The grant will go to support The Justice Fund, a seven-year initiative launched under the umbrella of the foundation in fall 2018. The goal of the Justice Fund is to decrease mass incarceration and overcome the negative impacts of incarceration on women and girls. The Justice Fund is working toward this goal by supporting organizations using art to promote justice, safety, and well-being in the community.

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Joy-Centric Movement Building: NoVo Partners With Consortium to Empower Southern Black Girls

Movement Builder LaTosha Brown is leading a new consortium of organizations in the Southeastern U.S. dedicated to empowering women and girls of color. (photo credit: TruthSpeaks Consulting Facebook photo)

Despite the myriad challenges that young Black women face in the U.S. South, only 5.4 percent of all foundation funding in this region is focused on women and girls, and less than 1 percent on Black women and girls. To address this imbalance and empower southern Black females, LaTosha Brown of TruthSpeaks Consulting is coordinating a new initiative called the Southern Black Girls and Women’s Consortium (the Consortium), with support from the NoVo Foundation (NoVo). Brown has a clear, creative vision for this work, which she plans to orient around listening to Black girls and “Black joy.”

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As Gender Lens Investing Grows, the Social Impact Dividends Expand

Impact Alpha is a digital media company that describes its mission as “redefining business journalism around social and environmental value.”

Recently, I listened in on a call hosted by Catalyst at Large Suzanne Biegel, and author David Bank of Impact Alpha. Guests on the call included Luisamaria Ruiz Carlile of Veris Wealth Partners, which specializes in gender lens investing and research.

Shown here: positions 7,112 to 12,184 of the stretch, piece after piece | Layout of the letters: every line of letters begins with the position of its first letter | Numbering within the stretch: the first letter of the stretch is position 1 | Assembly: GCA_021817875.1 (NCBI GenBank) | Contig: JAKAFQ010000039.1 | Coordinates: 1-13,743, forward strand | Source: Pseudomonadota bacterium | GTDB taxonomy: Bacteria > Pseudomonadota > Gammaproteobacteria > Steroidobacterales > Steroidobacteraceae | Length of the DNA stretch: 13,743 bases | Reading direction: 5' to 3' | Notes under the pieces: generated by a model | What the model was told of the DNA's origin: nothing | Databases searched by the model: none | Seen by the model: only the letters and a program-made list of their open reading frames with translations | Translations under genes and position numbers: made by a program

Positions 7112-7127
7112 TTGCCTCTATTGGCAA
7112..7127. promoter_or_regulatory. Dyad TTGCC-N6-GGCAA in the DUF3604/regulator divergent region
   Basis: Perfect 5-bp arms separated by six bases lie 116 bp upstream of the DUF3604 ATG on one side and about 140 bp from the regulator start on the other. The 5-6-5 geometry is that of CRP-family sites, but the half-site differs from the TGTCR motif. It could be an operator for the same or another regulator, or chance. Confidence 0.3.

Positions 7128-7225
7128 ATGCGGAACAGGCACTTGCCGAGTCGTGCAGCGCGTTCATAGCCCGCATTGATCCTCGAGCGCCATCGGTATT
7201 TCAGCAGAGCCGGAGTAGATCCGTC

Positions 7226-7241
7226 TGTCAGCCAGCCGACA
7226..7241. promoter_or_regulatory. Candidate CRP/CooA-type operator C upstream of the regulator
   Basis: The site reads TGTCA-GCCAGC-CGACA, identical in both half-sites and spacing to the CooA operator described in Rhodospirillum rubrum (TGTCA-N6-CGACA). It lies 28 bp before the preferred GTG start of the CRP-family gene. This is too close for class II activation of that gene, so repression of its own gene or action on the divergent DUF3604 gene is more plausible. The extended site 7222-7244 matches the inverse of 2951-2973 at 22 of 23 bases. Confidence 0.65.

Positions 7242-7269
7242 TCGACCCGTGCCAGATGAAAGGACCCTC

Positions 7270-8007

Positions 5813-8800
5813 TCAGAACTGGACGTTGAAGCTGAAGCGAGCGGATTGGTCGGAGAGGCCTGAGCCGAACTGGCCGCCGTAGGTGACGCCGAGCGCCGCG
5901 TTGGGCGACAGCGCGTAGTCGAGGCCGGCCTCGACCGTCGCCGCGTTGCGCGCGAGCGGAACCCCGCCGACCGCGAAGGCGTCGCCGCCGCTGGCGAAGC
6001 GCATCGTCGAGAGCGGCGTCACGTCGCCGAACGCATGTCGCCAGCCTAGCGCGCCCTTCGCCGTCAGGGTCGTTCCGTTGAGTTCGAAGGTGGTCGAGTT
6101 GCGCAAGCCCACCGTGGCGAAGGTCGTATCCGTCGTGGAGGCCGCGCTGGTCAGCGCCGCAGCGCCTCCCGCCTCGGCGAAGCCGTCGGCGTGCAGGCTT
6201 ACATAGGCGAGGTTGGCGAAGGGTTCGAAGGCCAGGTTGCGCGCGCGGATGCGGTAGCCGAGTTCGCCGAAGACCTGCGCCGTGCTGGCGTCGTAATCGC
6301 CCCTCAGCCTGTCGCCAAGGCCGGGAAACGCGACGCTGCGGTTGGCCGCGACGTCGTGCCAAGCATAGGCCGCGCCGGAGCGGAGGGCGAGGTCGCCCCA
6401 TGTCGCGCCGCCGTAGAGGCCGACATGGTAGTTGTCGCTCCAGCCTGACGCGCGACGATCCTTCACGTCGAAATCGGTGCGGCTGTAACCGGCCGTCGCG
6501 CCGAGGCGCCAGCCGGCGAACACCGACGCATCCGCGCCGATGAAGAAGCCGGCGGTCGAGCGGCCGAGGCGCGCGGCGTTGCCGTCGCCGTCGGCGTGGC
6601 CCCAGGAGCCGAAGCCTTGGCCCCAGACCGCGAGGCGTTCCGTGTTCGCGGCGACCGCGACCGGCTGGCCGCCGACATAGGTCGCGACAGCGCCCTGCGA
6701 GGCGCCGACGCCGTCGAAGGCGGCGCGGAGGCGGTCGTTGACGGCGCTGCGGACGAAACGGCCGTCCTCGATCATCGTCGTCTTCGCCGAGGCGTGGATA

The call provided fascinating insights into the world of gender lens investing. Though in its early formative years, gender lens investing is a growing area of financial investment that is destined for big things.

Biegel began the call by giving an overview of both the expanding language and the expanding financial investments in the gender lens investing sector. “Gender lens investing is still small in the relative scheme of things, but it’s so much bigger than it was,” said Biegel. She shared the latest statistics from Project SAGE at the Wharton School of Business Social Impact, which turned up a record 87 funds that are now investing with a gender lens, with 46 of those funds being new creations that occurred between 2017 and 2018.

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WFN’s Cynthia Nimmo Reflects on 2018 and Future of Feminism

Cynthia Nimmo, CEO of the Women’s Funding Network, shares her epiphanies about this past year, and her vision of a more feminist future to come.

Like many organizations in the women’s funding community, Women’s Funding Network had a robust year of working on the issues most important to women, including financial empowerment, collaborating with men as allies, and strategic leveraging as a donor and an advocate.